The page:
🏠😷🦠 Life As A QuaranTEEN 🦠😷🏠 The UnifiEd Student Voice Team Blog Surrounding COVID-19
Since America’s conception, Black people have quite literally built the country from the ground up. They have fought tooth and nail for safety, security, and the right to exist in a country that was never...
designed for them. Once they attained physical freedom, they got a taste of a conventional society that would later prove to be just as unwelcoming as their slave masters. Although chains no longer bound them, they were still held by the constraints of isolation from communities they contributed so much to. The sensational spark of the Civil Rights Movement as protestors echoed “No justice, no peace” was so loud that Black Americans still cry out those futile words today. As black history should not be confined to just one month, this blog will not be confined to one time period.
While there is black history all around the country that was far more influential in the grand scope of history, it is also important to know about our local black history. Many of the events in Chattanooga’s history surrounding Black Chattanoogans are still affecting our city today. Like many cities in the American south, Chattanooga had somewhat of a tumultuous period during the Civil Rights Movement. From a 26 year-long exhaustive legal battle during the Mapp Case to enforce Brown v. Board of Education in Chattanooga to protests for desegregation and equal treatment, Chattanooga in the 1950s and 1960s saw countless Black Chattanoogans making history for our city to bring about the needed progress. However, in spite of all of these heroic efforts throughout the Civil Rights Movement and the decades following it,many of the vestiges (or remnants) of segregation in Chattanooga still exist. Between de facto (societal) segregation caused by socio-economic segregation and district lines and the systemic and interpersonal racism in our city, Chattanooga clearly has a long way to go before we have reached equity for our Black citizens. But this isn’t a unique problem to Chattanooga, and it is these same issues that are being seen across the nation which sparked the 2020 Black Lives Matter Movement.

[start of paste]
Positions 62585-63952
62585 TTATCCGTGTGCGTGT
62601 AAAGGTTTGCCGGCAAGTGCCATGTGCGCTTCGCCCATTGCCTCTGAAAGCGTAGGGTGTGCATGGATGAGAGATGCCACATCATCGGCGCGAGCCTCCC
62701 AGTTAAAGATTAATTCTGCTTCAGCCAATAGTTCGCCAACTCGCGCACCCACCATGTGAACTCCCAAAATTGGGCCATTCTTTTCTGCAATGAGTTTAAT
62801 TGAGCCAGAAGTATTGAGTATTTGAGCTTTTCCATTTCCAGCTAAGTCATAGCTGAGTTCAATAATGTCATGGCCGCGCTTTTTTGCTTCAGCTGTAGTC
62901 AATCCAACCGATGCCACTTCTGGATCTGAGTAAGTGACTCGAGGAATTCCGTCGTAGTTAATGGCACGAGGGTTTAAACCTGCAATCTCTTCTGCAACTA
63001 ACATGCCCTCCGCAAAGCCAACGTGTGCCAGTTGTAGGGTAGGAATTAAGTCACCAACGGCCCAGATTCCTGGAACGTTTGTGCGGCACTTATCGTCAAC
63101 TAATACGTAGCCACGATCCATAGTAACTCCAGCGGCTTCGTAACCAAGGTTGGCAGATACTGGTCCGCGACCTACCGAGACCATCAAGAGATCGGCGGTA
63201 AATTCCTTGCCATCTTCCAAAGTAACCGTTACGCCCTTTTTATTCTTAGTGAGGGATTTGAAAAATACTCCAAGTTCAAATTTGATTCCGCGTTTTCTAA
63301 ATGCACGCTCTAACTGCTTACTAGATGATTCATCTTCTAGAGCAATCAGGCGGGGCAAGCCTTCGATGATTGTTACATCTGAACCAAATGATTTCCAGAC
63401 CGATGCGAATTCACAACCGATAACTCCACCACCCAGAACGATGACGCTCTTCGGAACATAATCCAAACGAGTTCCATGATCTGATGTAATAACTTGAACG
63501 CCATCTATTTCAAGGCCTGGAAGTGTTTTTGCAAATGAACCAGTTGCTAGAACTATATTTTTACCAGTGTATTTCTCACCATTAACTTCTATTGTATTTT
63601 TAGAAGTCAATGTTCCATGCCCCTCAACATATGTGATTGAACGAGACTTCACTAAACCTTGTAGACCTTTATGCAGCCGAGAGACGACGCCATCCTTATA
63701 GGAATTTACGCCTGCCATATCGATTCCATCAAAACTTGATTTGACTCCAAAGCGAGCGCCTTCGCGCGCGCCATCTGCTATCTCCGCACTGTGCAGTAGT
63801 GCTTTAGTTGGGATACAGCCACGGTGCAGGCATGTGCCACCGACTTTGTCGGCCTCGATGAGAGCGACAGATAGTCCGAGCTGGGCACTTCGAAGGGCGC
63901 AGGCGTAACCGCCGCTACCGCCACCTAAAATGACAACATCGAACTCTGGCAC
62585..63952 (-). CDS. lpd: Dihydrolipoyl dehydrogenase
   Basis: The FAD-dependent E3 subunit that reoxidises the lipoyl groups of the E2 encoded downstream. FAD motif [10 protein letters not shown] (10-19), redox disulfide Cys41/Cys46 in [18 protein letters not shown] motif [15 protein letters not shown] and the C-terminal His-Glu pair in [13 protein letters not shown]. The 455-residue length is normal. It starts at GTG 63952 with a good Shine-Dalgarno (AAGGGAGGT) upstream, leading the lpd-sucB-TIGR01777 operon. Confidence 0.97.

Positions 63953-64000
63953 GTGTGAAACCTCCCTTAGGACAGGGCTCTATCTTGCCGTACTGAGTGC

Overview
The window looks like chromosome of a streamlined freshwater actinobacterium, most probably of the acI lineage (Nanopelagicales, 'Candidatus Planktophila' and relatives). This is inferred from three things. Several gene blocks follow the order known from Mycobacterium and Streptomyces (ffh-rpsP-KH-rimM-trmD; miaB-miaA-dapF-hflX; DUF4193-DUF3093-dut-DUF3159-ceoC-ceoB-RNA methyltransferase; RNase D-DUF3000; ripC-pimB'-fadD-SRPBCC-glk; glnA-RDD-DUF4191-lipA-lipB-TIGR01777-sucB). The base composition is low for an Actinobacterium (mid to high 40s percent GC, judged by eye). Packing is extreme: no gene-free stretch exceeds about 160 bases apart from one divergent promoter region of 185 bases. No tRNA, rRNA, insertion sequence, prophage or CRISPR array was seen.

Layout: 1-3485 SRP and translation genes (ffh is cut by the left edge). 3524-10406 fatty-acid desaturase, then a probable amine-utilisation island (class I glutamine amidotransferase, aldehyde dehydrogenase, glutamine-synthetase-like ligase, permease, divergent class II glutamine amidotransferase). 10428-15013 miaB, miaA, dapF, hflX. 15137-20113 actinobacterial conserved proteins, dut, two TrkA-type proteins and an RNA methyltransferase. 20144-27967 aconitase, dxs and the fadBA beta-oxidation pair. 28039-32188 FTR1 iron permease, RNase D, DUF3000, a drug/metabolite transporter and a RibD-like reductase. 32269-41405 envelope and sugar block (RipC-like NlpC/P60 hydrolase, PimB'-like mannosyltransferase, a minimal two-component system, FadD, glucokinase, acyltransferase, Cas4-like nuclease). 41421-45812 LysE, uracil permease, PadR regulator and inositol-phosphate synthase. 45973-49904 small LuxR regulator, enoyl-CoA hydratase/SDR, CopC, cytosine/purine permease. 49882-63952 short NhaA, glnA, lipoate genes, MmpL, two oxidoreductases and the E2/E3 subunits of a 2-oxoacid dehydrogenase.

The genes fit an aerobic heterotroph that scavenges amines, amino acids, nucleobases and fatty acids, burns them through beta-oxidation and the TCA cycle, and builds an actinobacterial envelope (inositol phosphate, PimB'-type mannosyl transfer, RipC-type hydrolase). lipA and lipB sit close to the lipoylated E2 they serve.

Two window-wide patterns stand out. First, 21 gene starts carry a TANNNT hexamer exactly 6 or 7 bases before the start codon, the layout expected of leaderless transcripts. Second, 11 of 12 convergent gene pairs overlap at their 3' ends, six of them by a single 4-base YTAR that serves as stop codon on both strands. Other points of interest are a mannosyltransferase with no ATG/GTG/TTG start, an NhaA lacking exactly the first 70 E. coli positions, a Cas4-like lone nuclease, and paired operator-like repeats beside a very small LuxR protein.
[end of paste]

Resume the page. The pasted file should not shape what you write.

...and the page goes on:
Millions of people protested in the 2020 Black Lives Matter Movement. As Los Angeles Times put it, “2020 was the year America embraced Black Lives Matter as a movement, not just a moment.” George Floyd. Breonna Taylor. Andres Guardado. These are major names that no one should ever forget. The impact of police brutality. Our country stood up for racial injustice and brutality through impactful protesting and petitions. This year has definitely not been the easiest, but we made history and made a change for the better. We now have a Black and South Asian Vice President that created a warm and inspirational impact on little girls and little girls of color.
The movement is not over yet, and the problem is not gone. This is not a trend. Even though we are being heard, that’s not enough. We need change in people, thoughts, and voices. There are way too many people against it. Speaking out about these types of injustices is the only way for change. Black History Month acknowledges all those that stood up for change and those who died because of it. Support what you believe in and educate yourself on Black History to understand the depth of the situation.
This blog focuses on the past, present, and future of Black lives because as this year progresses past February, black lives will still matter. And when companies change their logos back at the month’s end, retracting their allyship, Black people will still be making their contributions to them. When your social media feeds return to “normal” and you see fewer posts about black history that weren't taught in our schools; when you won’t be forced to watch random live streams of police brutality; when the Black Lives Matter hashtag dies down, please don’t let the impact of Black lives die with it. Black people are not a trend. They are not an anomaly. They are not a blemish to America’s clear, porcelain skin. They are a reminder of a deep-rooted hatred and history toward a group of people who refused to be beaten down by the whips of slavery. They resisted the policies of discrimination. They rebuked the guns of police brutality. Black survival, Black progressiveness, and Black excellence transcends a month’s worth of recognition, nevermind the shortest month in the year. As Black history is being created, a new America is being shown on the horizon. My hope is that a safer, more inclusive, and impactful society will emerge from the ashes of an old, dilapidated one.